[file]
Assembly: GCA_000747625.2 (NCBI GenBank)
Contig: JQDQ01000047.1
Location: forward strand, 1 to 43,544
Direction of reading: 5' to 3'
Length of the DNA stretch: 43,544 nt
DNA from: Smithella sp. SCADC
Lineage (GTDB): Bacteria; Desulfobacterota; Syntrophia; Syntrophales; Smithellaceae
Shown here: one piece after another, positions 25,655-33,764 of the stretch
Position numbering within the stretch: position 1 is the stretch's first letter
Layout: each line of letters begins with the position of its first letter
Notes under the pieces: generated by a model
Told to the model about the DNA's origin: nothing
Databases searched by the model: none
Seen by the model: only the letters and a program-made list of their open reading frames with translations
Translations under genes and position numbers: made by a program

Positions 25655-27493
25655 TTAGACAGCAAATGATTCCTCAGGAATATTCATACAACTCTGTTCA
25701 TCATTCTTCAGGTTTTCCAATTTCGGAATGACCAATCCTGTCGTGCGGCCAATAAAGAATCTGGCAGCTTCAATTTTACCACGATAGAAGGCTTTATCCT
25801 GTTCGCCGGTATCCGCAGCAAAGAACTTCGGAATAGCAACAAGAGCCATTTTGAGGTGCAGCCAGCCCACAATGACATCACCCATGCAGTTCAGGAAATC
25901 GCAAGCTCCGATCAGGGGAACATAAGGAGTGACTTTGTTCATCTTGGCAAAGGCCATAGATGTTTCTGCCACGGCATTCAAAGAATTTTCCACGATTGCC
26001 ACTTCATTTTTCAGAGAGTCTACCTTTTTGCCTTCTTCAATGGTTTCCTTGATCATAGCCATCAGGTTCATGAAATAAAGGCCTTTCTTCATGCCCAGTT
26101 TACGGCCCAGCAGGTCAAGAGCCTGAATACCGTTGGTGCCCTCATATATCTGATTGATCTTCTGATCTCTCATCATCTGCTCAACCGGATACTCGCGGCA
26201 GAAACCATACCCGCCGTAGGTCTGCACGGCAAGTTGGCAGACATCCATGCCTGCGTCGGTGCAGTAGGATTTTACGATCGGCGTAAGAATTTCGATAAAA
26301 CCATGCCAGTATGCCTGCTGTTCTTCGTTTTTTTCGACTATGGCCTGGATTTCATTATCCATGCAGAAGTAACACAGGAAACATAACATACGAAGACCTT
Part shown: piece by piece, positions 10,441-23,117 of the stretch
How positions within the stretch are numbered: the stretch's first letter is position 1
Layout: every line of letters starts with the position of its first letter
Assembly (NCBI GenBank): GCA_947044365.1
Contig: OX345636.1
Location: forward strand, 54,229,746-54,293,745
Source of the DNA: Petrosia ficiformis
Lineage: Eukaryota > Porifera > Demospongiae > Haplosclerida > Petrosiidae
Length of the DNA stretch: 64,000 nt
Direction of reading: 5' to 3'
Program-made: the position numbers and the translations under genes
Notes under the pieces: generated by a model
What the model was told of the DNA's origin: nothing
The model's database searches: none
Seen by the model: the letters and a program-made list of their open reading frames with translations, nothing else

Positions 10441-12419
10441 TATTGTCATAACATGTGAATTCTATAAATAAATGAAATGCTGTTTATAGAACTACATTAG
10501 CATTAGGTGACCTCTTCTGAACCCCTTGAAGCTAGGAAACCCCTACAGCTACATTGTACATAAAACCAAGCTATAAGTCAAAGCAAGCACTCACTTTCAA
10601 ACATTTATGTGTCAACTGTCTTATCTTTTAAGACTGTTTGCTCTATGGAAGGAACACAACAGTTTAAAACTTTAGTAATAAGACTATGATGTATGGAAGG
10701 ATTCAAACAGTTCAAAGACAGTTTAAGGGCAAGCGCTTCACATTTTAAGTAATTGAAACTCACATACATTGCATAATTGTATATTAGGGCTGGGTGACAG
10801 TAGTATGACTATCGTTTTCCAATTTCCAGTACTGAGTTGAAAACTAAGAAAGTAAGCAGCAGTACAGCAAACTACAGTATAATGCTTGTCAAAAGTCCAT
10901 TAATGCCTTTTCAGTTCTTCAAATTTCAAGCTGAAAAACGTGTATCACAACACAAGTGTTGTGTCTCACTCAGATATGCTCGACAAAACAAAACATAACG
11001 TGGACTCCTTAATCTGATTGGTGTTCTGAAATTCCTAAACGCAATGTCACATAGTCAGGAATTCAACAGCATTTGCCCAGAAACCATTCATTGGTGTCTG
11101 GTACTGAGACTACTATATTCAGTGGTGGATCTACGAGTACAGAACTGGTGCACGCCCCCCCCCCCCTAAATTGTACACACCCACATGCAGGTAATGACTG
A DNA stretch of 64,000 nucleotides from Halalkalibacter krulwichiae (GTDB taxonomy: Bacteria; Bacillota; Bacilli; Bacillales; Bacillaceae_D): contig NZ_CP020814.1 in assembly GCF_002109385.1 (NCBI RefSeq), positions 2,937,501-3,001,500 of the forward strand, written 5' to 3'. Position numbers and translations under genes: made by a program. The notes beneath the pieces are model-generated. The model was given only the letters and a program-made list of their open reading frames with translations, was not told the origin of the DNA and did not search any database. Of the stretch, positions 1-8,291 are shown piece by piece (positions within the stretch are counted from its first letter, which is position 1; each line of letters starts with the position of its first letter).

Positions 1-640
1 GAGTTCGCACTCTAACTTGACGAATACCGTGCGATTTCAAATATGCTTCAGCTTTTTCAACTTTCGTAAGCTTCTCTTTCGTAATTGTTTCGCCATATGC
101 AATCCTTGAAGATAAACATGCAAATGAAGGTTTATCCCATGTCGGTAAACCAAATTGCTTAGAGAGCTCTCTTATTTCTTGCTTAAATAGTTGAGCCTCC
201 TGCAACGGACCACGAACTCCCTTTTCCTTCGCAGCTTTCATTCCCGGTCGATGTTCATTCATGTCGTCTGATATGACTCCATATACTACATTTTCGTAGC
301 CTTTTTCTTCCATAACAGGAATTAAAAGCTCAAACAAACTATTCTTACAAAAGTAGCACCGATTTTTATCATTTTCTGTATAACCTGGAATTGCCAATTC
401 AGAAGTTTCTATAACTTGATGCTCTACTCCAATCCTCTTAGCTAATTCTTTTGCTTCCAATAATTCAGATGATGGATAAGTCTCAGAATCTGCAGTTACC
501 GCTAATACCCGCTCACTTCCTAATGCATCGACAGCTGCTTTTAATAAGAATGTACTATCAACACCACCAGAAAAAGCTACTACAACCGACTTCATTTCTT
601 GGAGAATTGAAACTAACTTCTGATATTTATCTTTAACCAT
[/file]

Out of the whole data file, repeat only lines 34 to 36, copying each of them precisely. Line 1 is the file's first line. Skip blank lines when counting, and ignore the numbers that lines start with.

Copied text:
Direction of reading: 5' to 3'
Program-made: the position numbers and the translations under genes
Notes under the pieces: generated by a model